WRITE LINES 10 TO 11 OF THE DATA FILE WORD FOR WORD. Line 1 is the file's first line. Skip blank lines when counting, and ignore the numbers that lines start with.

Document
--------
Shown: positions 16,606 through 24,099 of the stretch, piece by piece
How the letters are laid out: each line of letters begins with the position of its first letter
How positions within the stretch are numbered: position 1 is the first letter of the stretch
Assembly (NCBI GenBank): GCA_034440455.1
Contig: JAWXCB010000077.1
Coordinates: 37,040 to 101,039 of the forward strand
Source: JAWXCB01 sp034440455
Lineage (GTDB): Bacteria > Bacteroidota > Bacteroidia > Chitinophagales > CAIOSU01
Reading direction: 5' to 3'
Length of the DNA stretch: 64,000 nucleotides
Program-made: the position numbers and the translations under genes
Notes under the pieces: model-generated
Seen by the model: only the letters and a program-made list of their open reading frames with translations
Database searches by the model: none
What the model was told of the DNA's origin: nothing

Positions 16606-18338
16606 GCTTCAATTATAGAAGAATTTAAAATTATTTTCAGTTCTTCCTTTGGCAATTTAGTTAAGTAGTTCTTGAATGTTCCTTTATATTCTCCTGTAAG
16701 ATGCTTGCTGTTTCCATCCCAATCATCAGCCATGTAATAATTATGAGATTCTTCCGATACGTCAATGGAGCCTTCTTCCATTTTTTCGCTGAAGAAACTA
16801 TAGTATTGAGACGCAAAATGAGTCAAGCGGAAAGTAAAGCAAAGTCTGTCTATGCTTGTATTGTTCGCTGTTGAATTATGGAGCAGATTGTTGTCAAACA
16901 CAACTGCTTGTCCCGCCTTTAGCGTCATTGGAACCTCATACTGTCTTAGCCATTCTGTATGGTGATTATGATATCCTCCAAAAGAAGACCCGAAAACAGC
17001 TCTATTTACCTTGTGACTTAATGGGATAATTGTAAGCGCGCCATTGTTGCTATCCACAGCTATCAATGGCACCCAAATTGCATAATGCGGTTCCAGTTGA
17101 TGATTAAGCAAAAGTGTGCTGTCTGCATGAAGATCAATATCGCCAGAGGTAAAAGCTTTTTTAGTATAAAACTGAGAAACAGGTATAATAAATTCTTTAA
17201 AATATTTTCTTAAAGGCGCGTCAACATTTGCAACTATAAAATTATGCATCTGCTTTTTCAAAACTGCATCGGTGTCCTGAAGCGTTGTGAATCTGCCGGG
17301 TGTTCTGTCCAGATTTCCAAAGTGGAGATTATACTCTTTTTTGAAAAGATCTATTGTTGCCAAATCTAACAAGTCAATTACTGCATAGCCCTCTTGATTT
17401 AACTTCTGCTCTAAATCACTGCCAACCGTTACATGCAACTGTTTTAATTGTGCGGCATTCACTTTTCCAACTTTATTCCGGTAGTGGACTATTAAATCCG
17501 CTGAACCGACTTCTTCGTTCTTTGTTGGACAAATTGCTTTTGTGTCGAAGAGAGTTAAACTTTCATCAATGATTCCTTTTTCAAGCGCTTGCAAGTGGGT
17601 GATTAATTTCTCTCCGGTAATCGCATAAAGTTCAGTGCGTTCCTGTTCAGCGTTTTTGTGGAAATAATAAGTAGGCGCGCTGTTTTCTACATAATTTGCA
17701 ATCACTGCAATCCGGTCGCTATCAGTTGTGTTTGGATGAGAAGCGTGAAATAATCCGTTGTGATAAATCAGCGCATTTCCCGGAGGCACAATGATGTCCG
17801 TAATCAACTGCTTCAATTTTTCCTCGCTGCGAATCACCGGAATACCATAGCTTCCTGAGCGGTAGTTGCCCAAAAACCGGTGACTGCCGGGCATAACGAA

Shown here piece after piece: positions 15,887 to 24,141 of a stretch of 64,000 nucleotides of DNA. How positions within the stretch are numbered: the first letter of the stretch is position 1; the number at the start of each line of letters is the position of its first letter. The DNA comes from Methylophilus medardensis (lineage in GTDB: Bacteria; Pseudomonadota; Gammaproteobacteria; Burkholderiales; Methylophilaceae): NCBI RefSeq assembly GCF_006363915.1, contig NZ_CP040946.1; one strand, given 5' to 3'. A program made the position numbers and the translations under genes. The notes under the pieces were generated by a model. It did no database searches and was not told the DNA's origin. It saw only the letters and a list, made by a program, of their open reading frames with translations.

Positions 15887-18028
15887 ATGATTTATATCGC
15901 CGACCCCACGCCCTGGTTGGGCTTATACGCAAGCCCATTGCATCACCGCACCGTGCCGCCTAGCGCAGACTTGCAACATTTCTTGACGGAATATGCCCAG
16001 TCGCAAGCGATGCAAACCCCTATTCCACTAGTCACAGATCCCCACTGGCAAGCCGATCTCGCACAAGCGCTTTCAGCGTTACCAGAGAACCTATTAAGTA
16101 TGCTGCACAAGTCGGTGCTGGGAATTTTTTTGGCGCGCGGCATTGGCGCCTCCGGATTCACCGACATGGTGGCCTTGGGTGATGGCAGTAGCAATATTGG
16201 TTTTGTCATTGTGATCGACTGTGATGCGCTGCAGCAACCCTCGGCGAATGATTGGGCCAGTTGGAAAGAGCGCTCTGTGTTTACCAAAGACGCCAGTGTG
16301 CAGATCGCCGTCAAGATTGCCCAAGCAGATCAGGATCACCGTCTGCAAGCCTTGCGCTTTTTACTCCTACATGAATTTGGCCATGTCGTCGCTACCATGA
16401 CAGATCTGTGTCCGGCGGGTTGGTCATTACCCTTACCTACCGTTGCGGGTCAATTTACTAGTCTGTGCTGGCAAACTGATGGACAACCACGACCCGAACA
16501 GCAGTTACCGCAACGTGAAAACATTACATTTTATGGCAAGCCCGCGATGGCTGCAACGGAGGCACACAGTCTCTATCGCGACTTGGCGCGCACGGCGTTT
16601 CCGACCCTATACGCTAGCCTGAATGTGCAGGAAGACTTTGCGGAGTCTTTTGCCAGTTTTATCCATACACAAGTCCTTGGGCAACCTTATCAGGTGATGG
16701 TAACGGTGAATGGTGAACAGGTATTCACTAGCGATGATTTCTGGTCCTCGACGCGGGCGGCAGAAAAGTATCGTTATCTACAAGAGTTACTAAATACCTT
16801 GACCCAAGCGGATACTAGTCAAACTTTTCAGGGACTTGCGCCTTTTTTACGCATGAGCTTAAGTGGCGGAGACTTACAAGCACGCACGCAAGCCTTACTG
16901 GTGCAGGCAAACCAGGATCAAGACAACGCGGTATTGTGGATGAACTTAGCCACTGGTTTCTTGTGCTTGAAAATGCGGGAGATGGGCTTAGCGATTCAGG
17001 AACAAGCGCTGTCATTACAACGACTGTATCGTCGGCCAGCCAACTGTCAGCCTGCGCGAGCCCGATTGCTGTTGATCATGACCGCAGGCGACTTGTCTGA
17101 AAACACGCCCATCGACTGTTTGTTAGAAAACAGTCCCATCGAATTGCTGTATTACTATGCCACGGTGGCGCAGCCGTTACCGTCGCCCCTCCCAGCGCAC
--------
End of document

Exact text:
Length of the DNA stretch: 64,000 nucleotides
Program-made: the position numbers and the translations under genes